Booming Marcellus Shale gas production is reconfiguring flow patterns on legacy natural gas pipelines. One of the most successful at changing with the times has been Kinder Morgan’s Tennessee Gas Pipeline (TGP). But eventually, there’s a limit, partnership executives said.

“…TGP is now on its way to becoming a bifurcated system, with gas moving from the Marcellus/Utica to the Northeast and also from the Marcellus/Utica to the Southeast and the Gulf Coast. And this will only increase as the production in Appalachia increases,” CEO Rich Kinder told analysts during an earnings conference call.

Kinder said the company’s pipelines “had extraordinary gas throughput during the first quarter, and we moved what we think is an all-time record for us, 33 Bcf/d during the month of January, on average. And that’s about 33%, about a third, of all the natural gas consumed in the United States during that month.”

During the quarter, TGP benefited from production growth in the Marcellus and Utica shales as well as a number of expansion projects that began service last November, Kinder said. El Paso Natural Gas throughput was up on increased exports to Mexico and market share growth in the Southwest, he said. “The Texas intrastates set an instantaneous delivery record of 6.1 Bcf/d on three separate days during the quarter.”

Back in Marcellus country, TGP recently awarded Antero Resources Corp. all of the capacity on its proposed Broad Run Flexibility and Broad Run expansion projects, which will move gas north to south (see Shale Daily, April 14).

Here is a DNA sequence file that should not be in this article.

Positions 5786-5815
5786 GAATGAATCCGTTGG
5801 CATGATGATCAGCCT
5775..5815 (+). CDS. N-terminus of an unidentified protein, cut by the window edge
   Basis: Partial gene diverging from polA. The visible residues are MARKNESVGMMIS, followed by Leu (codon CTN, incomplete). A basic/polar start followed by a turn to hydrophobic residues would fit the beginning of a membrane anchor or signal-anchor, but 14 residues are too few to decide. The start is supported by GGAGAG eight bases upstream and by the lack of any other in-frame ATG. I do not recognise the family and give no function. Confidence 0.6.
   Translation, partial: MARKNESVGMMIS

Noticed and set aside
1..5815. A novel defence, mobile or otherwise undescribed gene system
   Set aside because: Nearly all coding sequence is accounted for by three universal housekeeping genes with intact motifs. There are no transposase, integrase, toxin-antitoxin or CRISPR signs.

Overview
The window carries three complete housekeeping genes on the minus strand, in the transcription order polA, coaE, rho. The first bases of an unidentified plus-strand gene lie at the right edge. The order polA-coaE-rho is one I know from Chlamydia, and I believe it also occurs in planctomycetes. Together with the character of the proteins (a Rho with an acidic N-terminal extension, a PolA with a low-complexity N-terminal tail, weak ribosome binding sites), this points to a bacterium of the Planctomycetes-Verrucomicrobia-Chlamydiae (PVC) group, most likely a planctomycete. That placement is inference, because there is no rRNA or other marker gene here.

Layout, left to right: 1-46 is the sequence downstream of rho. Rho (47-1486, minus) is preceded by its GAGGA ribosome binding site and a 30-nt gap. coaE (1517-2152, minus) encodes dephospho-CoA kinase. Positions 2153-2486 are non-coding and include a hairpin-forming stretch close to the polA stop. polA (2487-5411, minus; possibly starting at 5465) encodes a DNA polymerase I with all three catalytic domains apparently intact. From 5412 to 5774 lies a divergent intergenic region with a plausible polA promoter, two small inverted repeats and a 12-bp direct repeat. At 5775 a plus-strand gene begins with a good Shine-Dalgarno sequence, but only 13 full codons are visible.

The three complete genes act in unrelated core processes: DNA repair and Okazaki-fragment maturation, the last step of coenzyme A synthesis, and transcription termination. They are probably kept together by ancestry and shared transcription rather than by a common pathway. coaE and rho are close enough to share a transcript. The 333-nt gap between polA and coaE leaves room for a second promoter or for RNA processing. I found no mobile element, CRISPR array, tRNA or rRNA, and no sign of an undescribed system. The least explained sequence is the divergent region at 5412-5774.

And TGP’s Utica Backhaul project entered service April 1 to provide an incremental 500,000 Dth/d of north-to-south firm, fully subscribed capacity for Marcellus/Utica production from as far north as Mercer, PA, for delivery to multiple points on the Gulf Coast.

Also, TGP is continuing to work on a plan to move 900,000 Dth/d of gas to the proposed Cameron liquefied natural gas (LNG) export terminal in Hackberry, LA. TGP has made binding 20-year transport agreements with Mitsui and Mitsubishi for the capacity (see Daily GPI, July 17, 2013). Future shipments by TGP are part of a $138 million southwestern Louisiana supply project, which is expected to be in service during the fourth quarter of 2017.

Offering a way out of the Marcellus in the other direction, TGP recently completed two “successful” nonbinding open seasons for two projects to expand capacity into the Northeast. “…[T]he company is now working with shippers to move these expansion projects to the next level,” it said.

During last week’s conference call, a few analysts were particularly curious about how far TGP can actually go with moving gas the other way — out of the Northeast’s Marcellus to the south.

“…I think we certainly have the opportunity to look at more backhaul or southbound capacity,” said Tom Martin, president of Kinder’s natural gas pipelines. He added that if the company’s planned southbound natural gas liquids project does not move forward, some of the capacity earmarked for that could instead be used to move more gas southward.